AMS Social Issues Commission collaborates with University on workshop series for Gender-Based Violence Awareness Month

Initiative aims to support QTBIPOC students navigating gender-based violence

The workshops have been transferred to an online setting due to the ongoing pandemic.
Journal File Photo

For Gender-Based­ Violence Awareness Month, the AMS Social Issues Commission (SIC) and the Sexual Violence Prevention & Response Office (SVPRO) are exploring the effects of intersectionality on how survivors cope, heal, and find support.

Throughout the month of October, the SIC and the SVPRO are partnering to provide a gender-based violence prevention workshop series with a particular focus on the QTBIPOC community.

“The Social Issues Commission is very aware that the supports are limited for survivors in a number of ways. There’s not a lot of opportunity to get support in the way you need,” Angela Sahi, AMS social issues commissioner, said in an interview with The Journal. “It can be a very overwhelming and isolating experience.”

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“Our goal is to offer a variety of events and offerings for both survivors and allies,” Sahi said. “There is, a lot of times, very limited availability of resources on campus and typically they all adhere to the same approach, and we want to diversify what was available to survivors.”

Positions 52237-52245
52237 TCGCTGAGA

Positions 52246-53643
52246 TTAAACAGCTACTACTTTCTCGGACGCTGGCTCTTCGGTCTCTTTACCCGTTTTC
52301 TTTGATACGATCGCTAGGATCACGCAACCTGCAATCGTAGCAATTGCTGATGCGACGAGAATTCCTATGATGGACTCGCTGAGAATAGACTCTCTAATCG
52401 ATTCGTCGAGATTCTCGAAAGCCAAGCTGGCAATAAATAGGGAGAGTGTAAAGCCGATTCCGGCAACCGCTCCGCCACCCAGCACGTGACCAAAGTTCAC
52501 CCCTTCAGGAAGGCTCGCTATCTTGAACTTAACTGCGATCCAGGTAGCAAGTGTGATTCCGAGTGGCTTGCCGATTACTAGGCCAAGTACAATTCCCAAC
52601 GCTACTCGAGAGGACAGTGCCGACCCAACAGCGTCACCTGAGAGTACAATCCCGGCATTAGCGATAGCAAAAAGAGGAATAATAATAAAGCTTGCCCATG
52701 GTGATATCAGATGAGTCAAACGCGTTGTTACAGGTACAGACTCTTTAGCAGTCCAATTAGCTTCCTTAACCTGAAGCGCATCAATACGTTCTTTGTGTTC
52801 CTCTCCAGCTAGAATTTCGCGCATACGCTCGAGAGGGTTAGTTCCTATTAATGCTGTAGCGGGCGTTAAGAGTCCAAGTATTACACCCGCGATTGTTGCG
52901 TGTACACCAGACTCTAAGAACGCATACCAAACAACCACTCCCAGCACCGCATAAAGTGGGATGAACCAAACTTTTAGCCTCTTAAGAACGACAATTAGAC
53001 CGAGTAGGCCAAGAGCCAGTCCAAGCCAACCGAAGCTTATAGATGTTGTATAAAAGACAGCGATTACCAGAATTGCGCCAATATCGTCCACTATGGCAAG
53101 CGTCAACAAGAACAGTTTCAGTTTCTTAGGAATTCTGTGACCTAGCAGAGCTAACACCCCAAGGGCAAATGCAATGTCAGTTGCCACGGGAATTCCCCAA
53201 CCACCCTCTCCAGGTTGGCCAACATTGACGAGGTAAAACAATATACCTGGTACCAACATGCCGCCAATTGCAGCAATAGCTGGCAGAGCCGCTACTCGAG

This month’s programming focuses particularly on the QTBIPOC community. 

“We’re also going to be offering programming that is exclusive or specific to the QTBIPOC survivors. We’re trying to go against traditional Western approaches to gender-based violence supports.”

The workshops have been transferred to an online setting, which Sahi said has its challenges and silver linings.

“It’s a lot harder to build community and make connections that are meaningful virtually,” Sahi said.

“We are giving a lot more attention and care to participants’ well-being prior, during, and after our programming. We’re not leaving anyone stranded after the workshop, no one’s left on their own.” 

However, she said the online setting “opens a lot more possibility to bring in really great speakers or organizers who are in the field who aren’t local and can virtually facilitate.”

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Although the initiative is only a month long, Sahi said it’s important that support for survivors of gender-based violence is ongoing.

“It is important that we think beyond this month and think about long-term structural changes that can actually better support survivors at this university,” Sahi said.

“Gender-based violence is something that exists everywhere. It needs more attention and care.”

Sahi said she’s hoping this initiative will invite more students into the conversation and spread more awareness about gender-based violence.

“It’s time to offer more diverse supports that recognize survivors—particularly when we’re talking about QTBIPOC survivors.”

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